While better data can enable us to discern broad trends and issues of concern to underrepresented groups, we also need to listen to their stories and voices in deeper ways. My favourite way to spend a Saturday morning is to listen to a ‘Moth’ podcast. The Moth, an NGO dedicated to the art and craft of story-telling, supports people to tell true stories, live and without notes, to an audience. The stories are humble – about quiet, everyday occurrences that wouldn’t make any headlines – but they break down barriers, showing us the similarities between us and the vulnerabilities we all face.

As extensively documented, for too long the development community has held ‘beneficiaries’ at arm’s length, ignoring the complexity of their stories for over-simplified and stereotyped narratives about givers and receivers. The ‘leave no one behind’ agenda should represent a call for the development community to become better story-gathers and story-tellers – to provide platforms for the most underrepresented people to share their experiences.

One way to do this is through participatory photography. Two years ago, ODI and PhotoVoice embarked on a project to better understand the perspectives of those experiencing change first-hand and provide communities with a platform for sharing their stories of what’s working and why. We partnered with local organisations in six countries and trained people with skills in photography and story-telling. We asked them to share their perspectives on how and for whom progress was happening and the improvements they felt their country had made in key areas of wellbeing.

Participatory photography allowed participants to articulate the issues of interest to them and offered an alternative means of expression for those who felt less able to communicate confidently in writing. The photographs have been presented to policy-makers and civil society actors at conferences worldwide, as well as within their local communities. Their stories provide an opportunity to challenge negative assumptions about the impact of development, highlighting where things are working well and what needs to be done to bring further improvements.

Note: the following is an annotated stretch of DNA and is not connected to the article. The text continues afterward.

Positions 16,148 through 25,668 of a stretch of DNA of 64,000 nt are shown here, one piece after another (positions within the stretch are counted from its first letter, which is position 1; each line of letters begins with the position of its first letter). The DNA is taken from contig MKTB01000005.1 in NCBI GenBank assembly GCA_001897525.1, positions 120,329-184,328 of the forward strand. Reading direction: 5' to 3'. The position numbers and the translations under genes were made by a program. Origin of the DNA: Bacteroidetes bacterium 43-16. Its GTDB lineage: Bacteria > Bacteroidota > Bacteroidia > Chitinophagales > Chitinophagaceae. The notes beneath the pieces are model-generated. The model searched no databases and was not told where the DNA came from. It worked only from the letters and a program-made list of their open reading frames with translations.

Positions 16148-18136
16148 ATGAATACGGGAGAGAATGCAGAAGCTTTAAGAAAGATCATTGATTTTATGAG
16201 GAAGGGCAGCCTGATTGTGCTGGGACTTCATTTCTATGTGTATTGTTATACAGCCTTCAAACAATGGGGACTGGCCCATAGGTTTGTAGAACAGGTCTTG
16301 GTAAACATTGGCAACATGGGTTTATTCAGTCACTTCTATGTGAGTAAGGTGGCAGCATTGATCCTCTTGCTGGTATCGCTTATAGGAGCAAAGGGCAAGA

Meanwhile, the skills and cameras left with participants have enabled communities to continue to use photography as a mechanism for expression and advocacy. Inspired by the workshops, seven of the women from Tunisia, for instance, co-founded the Association of Female Photographers (ATFP). They argued that the participatory photography workshops proved ‘a turning point for them, as they discovered the real power of photography, learning how to address social issues through their photos and develop photo stories that could support global change’.

“All education in my country used to be taught in the main language of Amharic, but my local language is Oromia. Because of this many people in my community, including my parents, weren’t able to go to school as they couldn’t understand Amharic.” Photograph by Yusuf

A participatory approach

As we move from rhetoric to action on ‘leave no one behind’, we need many more participatory photography, video and story-telling projects such as these that allow the poorest and most underrepresented people to represent themselves. The development community must place more emphasis on participatory evidence – both data and the stories that lie within it – if we are to truly speak truth to power. It’s time for us to get out of the limelight.

Find out more here.

Feature image by Umera.